Type of Medium: Electronic Resource
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  • 6
    Publication Date: 2014-07-18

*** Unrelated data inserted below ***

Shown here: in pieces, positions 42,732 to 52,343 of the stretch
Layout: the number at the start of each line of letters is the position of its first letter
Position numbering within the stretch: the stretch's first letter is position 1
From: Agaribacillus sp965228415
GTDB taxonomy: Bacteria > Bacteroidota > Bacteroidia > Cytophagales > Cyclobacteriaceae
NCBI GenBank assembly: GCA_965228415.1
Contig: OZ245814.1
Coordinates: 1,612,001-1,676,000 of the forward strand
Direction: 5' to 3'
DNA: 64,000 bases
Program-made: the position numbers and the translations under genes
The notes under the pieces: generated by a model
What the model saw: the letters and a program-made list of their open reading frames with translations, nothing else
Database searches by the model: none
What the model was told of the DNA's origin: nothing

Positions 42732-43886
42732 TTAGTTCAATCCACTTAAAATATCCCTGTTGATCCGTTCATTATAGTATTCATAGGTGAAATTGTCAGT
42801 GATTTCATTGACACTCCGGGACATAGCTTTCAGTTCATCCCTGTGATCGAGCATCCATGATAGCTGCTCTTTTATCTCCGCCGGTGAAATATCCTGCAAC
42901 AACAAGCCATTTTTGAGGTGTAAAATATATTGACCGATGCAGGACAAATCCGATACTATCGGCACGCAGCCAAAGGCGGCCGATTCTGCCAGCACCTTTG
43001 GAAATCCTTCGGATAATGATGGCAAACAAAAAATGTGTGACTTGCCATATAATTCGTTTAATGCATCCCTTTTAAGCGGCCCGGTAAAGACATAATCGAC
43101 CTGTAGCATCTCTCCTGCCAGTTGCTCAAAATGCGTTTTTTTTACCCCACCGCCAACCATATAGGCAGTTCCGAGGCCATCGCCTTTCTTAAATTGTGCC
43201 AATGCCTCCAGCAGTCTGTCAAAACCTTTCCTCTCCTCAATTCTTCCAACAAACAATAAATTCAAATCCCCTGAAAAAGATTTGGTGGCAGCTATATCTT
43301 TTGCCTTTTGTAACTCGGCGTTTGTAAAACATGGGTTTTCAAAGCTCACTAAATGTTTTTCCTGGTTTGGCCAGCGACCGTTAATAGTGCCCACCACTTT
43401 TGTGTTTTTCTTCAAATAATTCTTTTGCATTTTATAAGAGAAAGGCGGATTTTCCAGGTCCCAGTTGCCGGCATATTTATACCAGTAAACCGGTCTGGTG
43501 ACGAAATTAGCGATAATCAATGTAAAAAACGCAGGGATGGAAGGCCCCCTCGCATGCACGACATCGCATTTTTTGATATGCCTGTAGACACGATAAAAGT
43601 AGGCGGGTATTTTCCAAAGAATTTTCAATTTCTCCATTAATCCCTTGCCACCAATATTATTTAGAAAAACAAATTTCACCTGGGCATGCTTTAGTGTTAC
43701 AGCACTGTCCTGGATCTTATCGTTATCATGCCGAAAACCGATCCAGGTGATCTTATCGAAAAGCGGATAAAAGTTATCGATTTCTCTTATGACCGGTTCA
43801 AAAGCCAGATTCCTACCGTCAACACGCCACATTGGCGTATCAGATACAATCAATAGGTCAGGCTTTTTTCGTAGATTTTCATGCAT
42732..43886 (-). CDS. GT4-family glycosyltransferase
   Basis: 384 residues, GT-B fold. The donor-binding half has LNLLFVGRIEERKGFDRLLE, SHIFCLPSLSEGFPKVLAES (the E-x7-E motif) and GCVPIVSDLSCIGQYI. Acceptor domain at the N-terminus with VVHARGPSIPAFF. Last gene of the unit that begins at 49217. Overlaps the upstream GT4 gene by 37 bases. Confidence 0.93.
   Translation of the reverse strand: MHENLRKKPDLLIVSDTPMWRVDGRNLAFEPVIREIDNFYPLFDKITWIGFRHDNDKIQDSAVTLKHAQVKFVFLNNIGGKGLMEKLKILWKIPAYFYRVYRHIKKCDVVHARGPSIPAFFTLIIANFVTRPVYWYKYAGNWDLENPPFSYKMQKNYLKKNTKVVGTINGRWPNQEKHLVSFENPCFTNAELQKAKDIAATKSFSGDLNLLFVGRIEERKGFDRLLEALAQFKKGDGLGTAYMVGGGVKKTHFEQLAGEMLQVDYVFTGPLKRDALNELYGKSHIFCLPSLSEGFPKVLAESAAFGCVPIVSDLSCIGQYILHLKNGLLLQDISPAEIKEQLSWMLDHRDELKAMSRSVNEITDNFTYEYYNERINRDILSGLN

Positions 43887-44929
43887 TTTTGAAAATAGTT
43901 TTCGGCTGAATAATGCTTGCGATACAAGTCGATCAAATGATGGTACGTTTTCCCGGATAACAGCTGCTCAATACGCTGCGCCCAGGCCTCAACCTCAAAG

Description: The surface of the cornea consists of a unique type of non-keratinized epithelial cells arranged in an orderly fashion, and this is essential for vision by maintaining transparency for light transmission. Cornea epithelial cells (CECs) undergo continuous renewal from limbal stem or progenitor cells (LSCs), and deficiency in LSCs or corneal epithelium--which turns cornea into a non-transparent, keratinized skin-like epithelium--causes corneal surface disease that leads to blindness in millions of people worldwide. How LSCs are maintained and differentiated into corneal epithelium in healthy individuals and which key molecular events are defective in patients have been largely unknown. Here we report establishment of an in vitro feeder-cell-free LSC expansion and three-dimensional corneal differentiation protocol in which we found that the transcription factors p63 (tumour protein 63) and PAX6 (paired box protein PAX6) act together to specify LSCs, and WNT7A controls corneal epithelium differentiation through PAX6. Loss of WNT7A or PAX6 induces LSCs into skin-like epithelium, a critical defect tightly linked to common human corneal diseases. Notably, transduction of PAX6 in skin epithelial stem cells is sufficient to convert them to LSC-like cells, and upon transplantation onto eyes in a rabbit corneal injury model, these reprogrammed cells are able to replenish CECs and repair damaged corneal surface. These findings suggest a central role of the WNT7A-PAX6 axis in corneal epithelial cell fate determination, and point to a new strategy for treating corneal surface diseases.〈br /〉〈br /〉〈a href="https://www.ncbi.nlm.nih.gov/pmc/articles/PMC4610745/" target="_blank"〉〈img src="https://static.pubmed.gov/portal/portal3rc.fcgi/4089621/img/3977009" border="0"〉〈/a〉   〈a href="https://www.ncbi.nlm.nih.gov/pmc/articles/PMC4610745/" target="_blank"〉This paper as free author manuscript - peer-reviewed and accepted for publication〈/a〉〈br /〉〈br /〉〈span class="detail_caption"〉Notes: 〈/span〉Ouyang, Hong -- Xue, Yuanchao -- Lin, Ying -- Zhang, Xiaohui -- Xi, Lei -- Patel, Sherrina -- Cai, Huimin -- Luo, Jing -- Zhang, Meixia -- Zhang, Ming -- Yang, Yang -- Li, Gen -- Li, Hairi -- Jiang, Wei -- Yeh, Emily -- Lin, Jonathan -- Pei, Michelle -- Zhu, Jin -- Cao, Guiqun -- Zhang, Liangfang -- Yu, Benjamin -- Chen, Shaochen -- Fu, Xiang-Dong -- Liu, Yizhi -- Zhang, Kang -- GM049369/GM/NIGMS NIH HHS/ -- R01 EY020846/EY/NEI NIH HHS/ -- R01 EY021374/EY/NEI NIH HHS/ -- England -- Nature. 2014 Jul 17;511(7509):358-61. doi: 10.1038/nature13465. Epub 2014 Jul 2.〈br /〉〈span class="detail_caption"〉Author address: 〈/span〉1] State Key Laboratory of Ophthalmology, Zhongshan Ophthalmic Center, Sun Yat-sen University, Guangzhou 510060, China [2] Department of Ophthalmology, and Biomaterial and Tissue Engineering Center of Institute of Engineering in Medicine, University of California San Diego, La Jolla, California 92093, USA. ; Department of Cellular and Molecular Medicine, University of California San Diego, La Jolla, California 92093, USA. ; 1] Department of Ophthalmology, and Biomaterial and Tissue Engineering Center of Institute of Engineering in Medicine, University of California San Diego, La Jolla, California 92093, USA [2] Beijing Institute of Ophthalmology, Beijing Tongren Eye Center, Beijing 100730, China (X.Z.); Department of Ophthalmology, Shengjing Hospital of China Medical University, Shenyang 110004, China (Y.Y.). ; Department of Ophthalmology, and Biomaterial and Tissue Engineering Center of Institute of Engineering in Medicine, University of California San Diego, La Jolla, California 92093, USA. ; 1] Molecular Medicine Research Center, State Key Laboratory of Biotherapy, West China Hospital, Sichuan University, Sichuan 610041, China [2] Guangzhou KangRui Biological Pharmaceutical Technology Company Ltd., Guangzhou 510005, China. ; Molecular Medicine Research Center, State Key Laboratory of Biotherapy, West China Hospital, Sichuan University, Sichuan 610041, China. ; 1] Department of Ophthalmology, and Biomaterial and Tissue Engineering Center of Institute of Engineering in Medicine, University of California San Diego, La Jolla, California 92093, USA [2] Department of Nanoengineering, University of California San Diego, La Jolla, California 92093, USA. ; 1] Department of Medicine, University of California San Diego, La Jolla, California 92093, USA [2] Institute for Genomic Medicine, University of California San Diego, La Jolla, California 92093, USA. ; 1] Department of Ophthalmology, and Biomaterial and Tissue Engineering Center of Institute of Engineering in Medicine, University of California San Diego, La Jolla, California 92093, USA [2] Department of Cellular and Molecular Medicine, University of California San Diego, La Jolla, California 92093, USA [3] Institute for Genomic Medicine, University of California San Diego, La Jolla, California 92093, USA. ; State Key Laboratory of Ophthalmology, Zhongshan Ophthalmic Center, Sun Yat-sen University, Guangzhou 510060, China. ; 1] State Key Laboratory of Ophthalmology, Zhongshan Ophthalmic Center, Sun Yat-sen University, Guangzhou 510060, China [2] Department of Ophthalmology, and Biomaterial and Tissue Engineering Center of Institute of Engineering in Medicine, University of California San Diego, La Jolla, California 92093, USA [3] Molecular Medicine Research Center, State Key Laboratory of Biotherapy, West China Hospital, Sichuan University, Sichuan 610041, China [4] Institute for Genomic Medicine, University of California San Diego, La Jolla, California 92093, USA [5] Veterans Administration Healthcare System, San Diego, California 92093, USA.〈br /〉〈span class="detail_caption"〉Record origin:〈/span〉 〈a href="http://www.ncbi.nlm.nih.gov/pubmed/25030175" target="_blank"〉PubMed〈/a〉